HomeMaryland Sports Betting NewsNew Maryland Tout Bill Intriguing – But Vague

New Maryland Tout Bill Intriguing, But Vague

A three-page bill recently introduced by Maryland lawmakers on its surface seems as if it might help casual gamblers ascertain whether purported experts on sports betting are legitimate.

But as can be implied by the brevity of the bill named SB621, sponsoring Democratic state Senators Craig Zucker and Shelly Hettleman don’t offer extensive details.

The core principle is that the Maryland Lottery and Gaming Control Commission would be required, by the end of 2023 to:

“…identify and accredit certain independent evaluators to evaluate certain sports wagering content provided by certain sports wagering experts, sports wagering influencers, and content partners; requiring the Commission to establish standards of practice governing sports wagering content; requiring certain sports wagering licensees and sports wagering operators to contract with certain independent evaluators for certain purposes; and generally relating to sports wagering and the evaluation of sports wagering content.”

Who Qualifies As An “Independent Evaluator” According To The Bill?

It’s someone who “shall have demonstrated experience and expertise in evaluating and rating sports wagering content” while having an auditing process in place and who does not have an official relationship with a sportsbook operator.

However, the evaluator “may be compensated by a sports wagering licensee or sports wagering operator that utilizes the independent evaluator’s evaluations in its marketing materials.”

So if the so-called “tout” has a winning track record as shown by the evaluator, they can trumpet that achievement by advertising that fact.

As for “sports wagering content,” that sensibly means predictions of sporting event outcomes – whether point spreads, money lines, parlays, and so forth. But it’s not just pay-for-picks touts that would be under scrutiny: The same applies even for “no cost” predictions on sportsbook sites.

The plan is that by April 1, 2024, sportsbooks that advertise in Maryland would have to hire an approved independent evaluator to rate the track record of its “experts and influencers.”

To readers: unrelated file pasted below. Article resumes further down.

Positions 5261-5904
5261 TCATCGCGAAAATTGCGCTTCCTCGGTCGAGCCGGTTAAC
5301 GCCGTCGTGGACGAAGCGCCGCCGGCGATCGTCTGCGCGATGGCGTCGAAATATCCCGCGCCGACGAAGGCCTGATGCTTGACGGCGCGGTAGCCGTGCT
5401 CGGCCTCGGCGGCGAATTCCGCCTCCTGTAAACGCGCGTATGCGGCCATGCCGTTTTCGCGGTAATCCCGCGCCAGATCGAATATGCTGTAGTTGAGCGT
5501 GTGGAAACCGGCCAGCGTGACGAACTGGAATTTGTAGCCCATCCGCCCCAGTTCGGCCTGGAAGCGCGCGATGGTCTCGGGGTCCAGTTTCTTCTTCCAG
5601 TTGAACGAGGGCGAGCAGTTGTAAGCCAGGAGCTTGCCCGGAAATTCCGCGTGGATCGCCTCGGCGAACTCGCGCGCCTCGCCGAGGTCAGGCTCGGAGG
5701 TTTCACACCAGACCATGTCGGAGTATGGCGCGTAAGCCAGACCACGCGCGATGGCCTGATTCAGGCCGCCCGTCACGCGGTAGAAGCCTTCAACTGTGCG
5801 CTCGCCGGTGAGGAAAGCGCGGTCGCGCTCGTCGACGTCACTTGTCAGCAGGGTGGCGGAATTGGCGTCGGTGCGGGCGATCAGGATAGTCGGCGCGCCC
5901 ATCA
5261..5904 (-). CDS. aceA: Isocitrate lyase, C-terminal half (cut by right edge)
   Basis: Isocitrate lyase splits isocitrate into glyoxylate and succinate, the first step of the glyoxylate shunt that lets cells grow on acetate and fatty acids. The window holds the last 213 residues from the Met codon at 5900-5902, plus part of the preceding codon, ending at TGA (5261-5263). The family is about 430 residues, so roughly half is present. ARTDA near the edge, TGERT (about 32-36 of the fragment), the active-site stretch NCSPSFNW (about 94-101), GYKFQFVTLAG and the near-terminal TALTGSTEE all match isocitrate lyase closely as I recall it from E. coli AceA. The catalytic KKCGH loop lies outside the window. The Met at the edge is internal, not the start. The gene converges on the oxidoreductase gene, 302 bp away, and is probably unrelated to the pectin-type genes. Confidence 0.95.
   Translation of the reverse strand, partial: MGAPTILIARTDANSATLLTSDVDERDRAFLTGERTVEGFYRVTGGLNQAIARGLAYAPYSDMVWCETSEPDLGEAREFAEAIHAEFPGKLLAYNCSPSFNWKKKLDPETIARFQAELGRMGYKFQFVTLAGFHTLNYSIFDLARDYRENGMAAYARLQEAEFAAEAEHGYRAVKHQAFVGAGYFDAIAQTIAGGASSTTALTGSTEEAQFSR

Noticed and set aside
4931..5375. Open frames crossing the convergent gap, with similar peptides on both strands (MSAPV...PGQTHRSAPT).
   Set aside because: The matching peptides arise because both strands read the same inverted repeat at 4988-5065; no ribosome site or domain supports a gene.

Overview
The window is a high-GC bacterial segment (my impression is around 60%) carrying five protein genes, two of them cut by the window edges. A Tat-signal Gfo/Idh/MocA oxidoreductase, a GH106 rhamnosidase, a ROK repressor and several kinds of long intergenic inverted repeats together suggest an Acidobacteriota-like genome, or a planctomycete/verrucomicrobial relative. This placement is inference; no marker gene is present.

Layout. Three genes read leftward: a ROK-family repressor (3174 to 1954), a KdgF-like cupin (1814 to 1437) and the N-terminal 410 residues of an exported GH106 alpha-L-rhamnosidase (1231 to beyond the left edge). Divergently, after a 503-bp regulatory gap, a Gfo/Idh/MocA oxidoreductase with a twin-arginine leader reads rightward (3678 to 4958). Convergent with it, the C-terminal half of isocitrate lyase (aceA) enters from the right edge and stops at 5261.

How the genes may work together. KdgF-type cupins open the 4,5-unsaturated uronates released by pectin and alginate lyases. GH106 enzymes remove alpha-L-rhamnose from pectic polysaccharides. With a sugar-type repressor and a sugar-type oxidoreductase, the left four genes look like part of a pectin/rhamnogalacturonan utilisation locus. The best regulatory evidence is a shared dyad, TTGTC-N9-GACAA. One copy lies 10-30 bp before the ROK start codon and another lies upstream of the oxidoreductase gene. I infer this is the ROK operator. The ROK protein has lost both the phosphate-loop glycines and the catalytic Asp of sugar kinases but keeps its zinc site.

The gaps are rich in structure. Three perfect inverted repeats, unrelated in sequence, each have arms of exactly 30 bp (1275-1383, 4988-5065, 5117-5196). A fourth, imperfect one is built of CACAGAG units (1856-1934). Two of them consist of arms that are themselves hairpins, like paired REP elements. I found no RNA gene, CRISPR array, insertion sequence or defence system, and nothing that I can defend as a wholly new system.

A Senate Budget and Taxation committee hearing on the bill is scheduled for March 8 at 1 pm ET.

Follow Thy Neighbor?

The bill appears to have been inspired by a similar effort introduced in neighboring West Virginia just days earlier.

In one bill, the West Virginia Lottery Commission would be authorized

“to accredit independent evaluators to audit and opine on sports betting content directly or indirectly affiliated with management services providers; and subjecting management services providers and their direct or indirect affiliates to civil and criminal penalties.”

No penalties are mentioned in the Maryland bill sponsored by state lawmakers Clay Riley and William Nestor, but otherwise, the two are similar. It also specifically mentions “sharps” and “touts” who create sports wagering content via recommendations of how to bet on certain events.

The mandatory audit by selected independent evaluators would check content providers’ selections for “completeness, existence, accuracy, valuation, presentation, and occurrence.”

And as in Maryland, the evaluators’ conclusions could be used by sportsbooks in marketing to gamblers.

A West Virginia state Senate version initially sponsored by Republicans Jason Barrett and Michael Maroney and Democrat Michael Woelfel elaborates on what appears to be the point of each of these proposals:

“The purpose is consumer protection through setting standards and guidelines to combat predatory promotions/advertisement, remove industry bad actors, and create generally accepted evaluation practices.”

“Creating the guardrails now stabilizes the industry’s growth and prevents collapses seen in other more mature markets and other industries (i.e. cryptocurrency). The goal is not to restrict business in any way, it is to elevate the industry and protect the consumer.”

Bill sponsors will have to lobby their colleagues quickly, as the West Virginia legislative “regular session” schedule concludes on March 11 while the same is true of Maryland on April 10. The majority of U.S. states wrap up their legislative sessions in the first half of each calendar year.